Bones: Recipes, History, and Lore Hardcover – Oct 25 2005
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From Publishers Weekly
In this expansive tome, food stylist and writer McLagan offers an alternative to the rubbery chicken breasts and fish filets now standard in Western cookery. By eliminating bones (and fat) from our diet, McLagan passionately argues, we've traded flavor for health and efficiency. Indeed, her book operates on the premise that the pleasure of gnawing on a lamb chop cannot be underestimated. More than a cookbook, this is a compendium of folklore, literary quotes and historical facts that refer to bones' significance across cultures from ancient times to today. There are chapters on beef, pork, lamb, poultry, fish and game, each with an introductory section explaining anatomy and recommended cooking temperatures. Sidebars offer suggestions for carving, using unlikely parts, and recovering endangered bone-cooking arts like "spatchcocking," or removing the wishbone from a bird. McLagan's recipes range from arcane (Lancashire Hot Pot, which traditionally consists of a deep dish of stew covered with a potato crust, and long lamb bones piercing through the topping) to contemporary continental (Osso Bucco with Fennel and Blood Orange Sauce). While some recipes are time-consuming, McLagan's instructions are generally clear and precise. With its emphasis on tradition and technique, this work won't appeal to the 20-minute chef, but it will be a welcome addition to the slow-food aficionado's library. Photos. (Nov.)
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About the Author
JENNIFER McLAGAN has over 35 years’ experience in the food business as a chef, caterer, food stylist, recipe writer and cookbook author. She has been a presenter at the highly prestigious Food & Wine Classic in Aspen, the Melbourne Food and Wine Festival MasterClass Series in Australia and the Epicurean Classic in Michigan. She is a regular contributor to Fine Cooking, Food & Drink, The County Grapevine and The Niagara Grapevine magazines. Her books Fat and Bones have garnered top prizes in the food writing world, with Fat winning the James Beard Cookbook of the Year award. Visit her online at www.jennifermclagan.com.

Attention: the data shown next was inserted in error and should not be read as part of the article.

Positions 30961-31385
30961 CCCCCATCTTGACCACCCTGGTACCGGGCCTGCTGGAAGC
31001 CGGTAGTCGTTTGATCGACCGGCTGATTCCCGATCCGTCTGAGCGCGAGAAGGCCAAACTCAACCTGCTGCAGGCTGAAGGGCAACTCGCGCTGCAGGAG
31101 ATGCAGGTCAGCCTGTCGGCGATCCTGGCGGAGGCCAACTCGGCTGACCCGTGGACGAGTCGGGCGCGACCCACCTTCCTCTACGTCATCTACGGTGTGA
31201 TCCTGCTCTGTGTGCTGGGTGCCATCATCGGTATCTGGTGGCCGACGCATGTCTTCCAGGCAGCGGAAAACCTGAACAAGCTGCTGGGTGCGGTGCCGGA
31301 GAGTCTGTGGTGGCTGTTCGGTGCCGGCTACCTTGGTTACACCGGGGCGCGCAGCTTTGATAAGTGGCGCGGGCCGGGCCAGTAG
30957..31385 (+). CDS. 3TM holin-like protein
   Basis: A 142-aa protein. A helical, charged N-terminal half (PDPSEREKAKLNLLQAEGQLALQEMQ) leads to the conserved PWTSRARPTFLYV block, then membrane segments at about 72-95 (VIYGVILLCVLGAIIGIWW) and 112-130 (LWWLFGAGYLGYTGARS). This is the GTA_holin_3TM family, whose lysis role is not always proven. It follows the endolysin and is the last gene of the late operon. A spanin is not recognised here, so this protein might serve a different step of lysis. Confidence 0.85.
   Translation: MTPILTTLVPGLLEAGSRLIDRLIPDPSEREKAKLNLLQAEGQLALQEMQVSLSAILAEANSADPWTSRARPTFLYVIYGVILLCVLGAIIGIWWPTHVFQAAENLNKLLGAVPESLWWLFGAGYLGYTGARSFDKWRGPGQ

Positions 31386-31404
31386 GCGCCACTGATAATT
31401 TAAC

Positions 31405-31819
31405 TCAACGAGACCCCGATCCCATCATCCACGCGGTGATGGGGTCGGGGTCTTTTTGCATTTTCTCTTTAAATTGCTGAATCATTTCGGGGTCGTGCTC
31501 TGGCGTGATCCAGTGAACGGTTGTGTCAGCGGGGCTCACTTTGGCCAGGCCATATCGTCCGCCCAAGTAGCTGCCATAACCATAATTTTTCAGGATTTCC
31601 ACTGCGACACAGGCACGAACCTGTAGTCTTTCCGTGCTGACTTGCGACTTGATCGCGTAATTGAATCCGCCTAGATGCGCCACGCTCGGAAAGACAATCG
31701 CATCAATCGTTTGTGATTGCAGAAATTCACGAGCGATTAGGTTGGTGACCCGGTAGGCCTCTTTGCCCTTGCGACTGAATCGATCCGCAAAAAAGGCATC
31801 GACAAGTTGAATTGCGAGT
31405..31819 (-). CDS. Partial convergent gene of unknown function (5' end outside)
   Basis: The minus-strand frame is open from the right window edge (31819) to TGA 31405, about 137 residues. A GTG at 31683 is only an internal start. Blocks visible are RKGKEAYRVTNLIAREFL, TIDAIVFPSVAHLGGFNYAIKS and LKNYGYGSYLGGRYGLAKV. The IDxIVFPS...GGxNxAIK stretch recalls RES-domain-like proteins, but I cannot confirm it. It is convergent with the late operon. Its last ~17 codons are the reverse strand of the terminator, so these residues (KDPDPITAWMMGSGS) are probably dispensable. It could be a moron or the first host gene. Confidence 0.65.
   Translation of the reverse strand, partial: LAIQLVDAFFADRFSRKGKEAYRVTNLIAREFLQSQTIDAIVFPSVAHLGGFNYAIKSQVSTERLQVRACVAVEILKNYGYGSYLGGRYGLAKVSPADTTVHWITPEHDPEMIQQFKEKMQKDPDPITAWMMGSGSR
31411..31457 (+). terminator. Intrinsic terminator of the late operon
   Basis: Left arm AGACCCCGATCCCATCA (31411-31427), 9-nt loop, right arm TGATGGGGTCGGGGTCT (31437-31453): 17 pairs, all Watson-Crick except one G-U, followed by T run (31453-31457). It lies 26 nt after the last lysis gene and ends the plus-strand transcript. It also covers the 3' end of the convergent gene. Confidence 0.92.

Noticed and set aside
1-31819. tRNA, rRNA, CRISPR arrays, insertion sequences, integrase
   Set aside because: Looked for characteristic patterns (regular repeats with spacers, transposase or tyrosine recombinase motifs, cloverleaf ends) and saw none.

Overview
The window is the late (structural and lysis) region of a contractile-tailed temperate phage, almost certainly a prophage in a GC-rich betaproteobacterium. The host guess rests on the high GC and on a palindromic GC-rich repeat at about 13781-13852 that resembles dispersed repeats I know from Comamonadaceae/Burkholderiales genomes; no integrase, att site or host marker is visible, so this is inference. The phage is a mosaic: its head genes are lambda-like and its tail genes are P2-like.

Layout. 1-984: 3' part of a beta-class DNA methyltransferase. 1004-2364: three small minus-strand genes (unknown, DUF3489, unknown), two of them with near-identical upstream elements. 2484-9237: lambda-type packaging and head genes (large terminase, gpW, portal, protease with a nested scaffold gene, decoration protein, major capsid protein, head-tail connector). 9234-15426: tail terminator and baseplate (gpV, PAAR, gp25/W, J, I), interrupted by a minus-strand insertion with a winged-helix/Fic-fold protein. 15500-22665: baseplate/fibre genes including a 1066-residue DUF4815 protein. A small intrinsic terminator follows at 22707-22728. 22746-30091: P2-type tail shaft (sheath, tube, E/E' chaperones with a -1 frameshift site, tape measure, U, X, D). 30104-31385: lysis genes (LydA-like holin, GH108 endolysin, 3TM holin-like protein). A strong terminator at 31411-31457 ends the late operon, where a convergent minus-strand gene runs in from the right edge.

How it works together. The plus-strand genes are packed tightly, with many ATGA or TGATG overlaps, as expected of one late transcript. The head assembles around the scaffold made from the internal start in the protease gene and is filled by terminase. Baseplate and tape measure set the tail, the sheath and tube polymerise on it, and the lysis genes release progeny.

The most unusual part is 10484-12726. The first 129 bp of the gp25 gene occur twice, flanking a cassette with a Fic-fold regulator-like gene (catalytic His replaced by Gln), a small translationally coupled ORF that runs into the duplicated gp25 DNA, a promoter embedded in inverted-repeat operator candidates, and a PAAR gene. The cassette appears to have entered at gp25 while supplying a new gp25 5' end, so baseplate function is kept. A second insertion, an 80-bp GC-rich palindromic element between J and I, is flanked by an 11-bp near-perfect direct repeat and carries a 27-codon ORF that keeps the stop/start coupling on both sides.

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Top Customer Reviews
Beefsteak Fiorentina is the fastest way that you can satisfy the need for meat that I've tried so far.
The simplicity of the writing is such that one easily understands what they need to do to achieve success. But there is enough detail and history that those of us with a need for information will be satisfied and digging for more.
The illustrations and photographs complete the straightforward design of the book, which will make it a neccessary addition to any meat lovers library.
It's a purchase that you won't regret.
Most Helpful Customer Reviews on Amazon.com (beta)
The pretext is that pound for pound, the boneless meat is a better value for the money. This monotone doctrine is probably wrong much of the time even if one did a careful pound of protein per dollar analysis of the two products, but that misses the point. This book is one long argument for the value added obtained from bones with our meat.
One thing I wish to stress is that one should not assume this book is a long essay or memoir in the style of Peter Kaminsky's `Pig Perfect'. The subtitle, `Recipes, History, & Lore' is a quite accurate statement of the distribution of content between recipes and `other stuff'. In fact, one can easily acquire this book as a general cookbook on how to cook animal protein, as it covers protein on the hoof, on the wing, and on (and in) the water. Virtually the only kind of protein it does not cover are those beasties such as the crustaceans and mollusks who wear their stiffening body parts on the outside.
Specifically, the author has chapters on:
Beef and Veal, including Bison
Poultry, including game birds
Fish, round and flat
Game, primarily venison and related meat on the hoof
Boneologue, with bone derived desserts, if you can believe it.